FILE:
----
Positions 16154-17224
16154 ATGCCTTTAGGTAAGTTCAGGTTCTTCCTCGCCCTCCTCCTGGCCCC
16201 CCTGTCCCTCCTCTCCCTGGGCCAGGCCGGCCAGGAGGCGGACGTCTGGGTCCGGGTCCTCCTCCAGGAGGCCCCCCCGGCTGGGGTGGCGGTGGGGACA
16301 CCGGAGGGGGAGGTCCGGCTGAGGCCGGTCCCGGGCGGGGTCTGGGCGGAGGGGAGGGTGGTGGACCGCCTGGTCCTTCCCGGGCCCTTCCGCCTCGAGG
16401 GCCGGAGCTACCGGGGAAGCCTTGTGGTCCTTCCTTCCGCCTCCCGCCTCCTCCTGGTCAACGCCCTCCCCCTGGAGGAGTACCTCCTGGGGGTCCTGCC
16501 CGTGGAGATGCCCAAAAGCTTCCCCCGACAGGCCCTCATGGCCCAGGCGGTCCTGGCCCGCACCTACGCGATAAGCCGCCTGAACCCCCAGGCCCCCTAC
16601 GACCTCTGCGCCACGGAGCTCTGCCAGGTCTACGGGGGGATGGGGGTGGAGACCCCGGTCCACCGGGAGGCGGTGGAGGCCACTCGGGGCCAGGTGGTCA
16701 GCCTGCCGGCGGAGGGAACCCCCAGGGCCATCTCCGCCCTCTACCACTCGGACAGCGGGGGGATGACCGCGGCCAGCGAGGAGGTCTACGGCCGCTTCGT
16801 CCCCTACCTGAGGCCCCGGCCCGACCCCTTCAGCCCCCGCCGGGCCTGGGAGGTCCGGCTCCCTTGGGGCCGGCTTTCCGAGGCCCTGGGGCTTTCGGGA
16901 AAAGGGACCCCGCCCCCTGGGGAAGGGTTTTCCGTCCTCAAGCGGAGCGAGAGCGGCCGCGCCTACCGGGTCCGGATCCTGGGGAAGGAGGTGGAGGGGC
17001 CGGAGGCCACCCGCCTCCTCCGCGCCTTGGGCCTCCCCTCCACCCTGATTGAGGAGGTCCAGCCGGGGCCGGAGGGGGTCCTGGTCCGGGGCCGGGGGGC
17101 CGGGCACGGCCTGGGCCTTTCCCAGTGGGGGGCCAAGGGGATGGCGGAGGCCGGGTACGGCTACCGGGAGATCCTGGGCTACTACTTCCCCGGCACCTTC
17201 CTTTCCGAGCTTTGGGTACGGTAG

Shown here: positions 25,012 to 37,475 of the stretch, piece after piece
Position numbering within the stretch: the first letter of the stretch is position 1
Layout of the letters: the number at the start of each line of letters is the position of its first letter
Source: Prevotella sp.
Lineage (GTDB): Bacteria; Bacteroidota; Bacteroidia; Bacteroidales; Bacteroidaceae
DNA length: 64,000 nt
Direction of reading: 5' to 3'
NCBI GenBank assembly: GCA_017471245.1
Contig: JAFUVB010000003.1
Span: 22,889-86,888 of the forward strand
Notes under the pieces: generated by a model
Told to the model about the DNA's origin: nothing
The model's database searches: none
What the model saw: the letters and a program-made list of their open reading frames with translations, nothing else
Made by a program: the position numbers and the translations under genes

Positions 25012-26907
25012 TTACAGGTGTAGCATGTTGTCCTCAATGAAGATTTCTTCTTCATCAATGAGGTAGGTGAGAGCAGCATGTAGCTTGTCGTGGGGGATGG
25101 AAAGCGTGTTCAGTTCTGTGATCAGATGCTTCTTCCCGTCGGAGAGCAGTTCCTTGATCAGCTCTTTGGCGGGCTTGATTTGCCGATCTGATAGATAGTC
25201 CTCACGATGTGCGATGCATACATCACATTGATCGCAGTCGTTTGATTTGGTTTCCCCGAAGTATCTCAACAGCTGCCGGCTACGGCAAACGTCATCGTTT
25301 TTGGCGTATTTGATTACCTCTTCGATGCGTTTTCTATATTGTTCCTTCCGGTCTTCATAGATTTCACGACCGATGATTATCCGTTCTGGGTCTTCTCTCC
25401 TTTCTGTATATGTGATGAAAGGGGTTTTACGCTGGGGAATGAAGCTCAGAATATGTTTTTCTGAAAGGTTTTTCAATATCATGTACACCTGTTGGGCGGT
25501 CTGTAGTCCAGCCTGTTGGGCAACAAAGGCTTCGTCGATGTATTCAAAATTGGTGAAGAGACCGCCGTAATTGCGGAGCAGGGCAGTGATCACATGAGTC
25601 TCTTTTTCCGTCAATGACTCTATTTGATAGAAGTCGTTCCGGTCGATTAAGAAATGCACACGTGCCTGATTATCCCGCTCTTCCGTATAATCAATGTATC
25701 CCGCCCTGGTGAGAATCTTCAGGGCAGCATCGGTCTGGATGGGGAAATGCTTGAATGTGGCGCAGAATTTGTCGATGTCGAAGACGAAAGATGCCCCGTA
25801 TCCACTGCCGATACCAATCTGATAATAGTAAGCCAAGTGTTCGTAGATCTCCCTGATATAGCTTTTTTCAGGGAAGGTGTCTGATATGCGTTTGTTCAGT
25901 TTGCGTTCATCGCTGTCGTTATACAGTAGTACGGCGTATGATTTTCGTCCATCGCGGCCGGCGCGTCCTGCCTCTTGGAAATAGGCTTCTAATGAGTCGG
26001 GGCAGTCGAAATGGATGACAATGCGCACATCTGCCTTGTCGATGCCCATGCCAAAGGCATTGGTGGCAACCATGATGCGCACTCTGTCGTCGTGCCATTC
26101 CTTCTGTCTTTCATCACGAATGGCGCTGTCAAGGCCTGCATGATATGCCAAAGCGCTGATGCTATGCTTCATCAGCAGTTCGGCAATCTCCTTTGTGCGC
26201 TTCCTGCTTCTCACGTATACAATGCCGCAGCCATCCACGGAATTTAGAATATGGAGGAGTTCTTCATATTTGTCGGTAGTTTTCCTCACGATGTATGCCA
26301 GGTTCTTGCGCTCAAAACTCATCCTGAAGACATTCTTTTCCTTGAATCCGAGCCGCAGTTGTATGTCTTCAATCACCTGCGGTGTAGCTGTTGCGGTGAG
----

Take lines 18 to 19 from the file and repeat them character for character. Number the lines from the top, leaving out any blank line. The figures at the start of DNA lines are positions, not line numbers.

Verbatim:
Lineage (GTDB): Bacteria; Bacteroidota; Bacteroidia; Bacteroidales; Bacteroidaceae
DNA length: 64,000 nt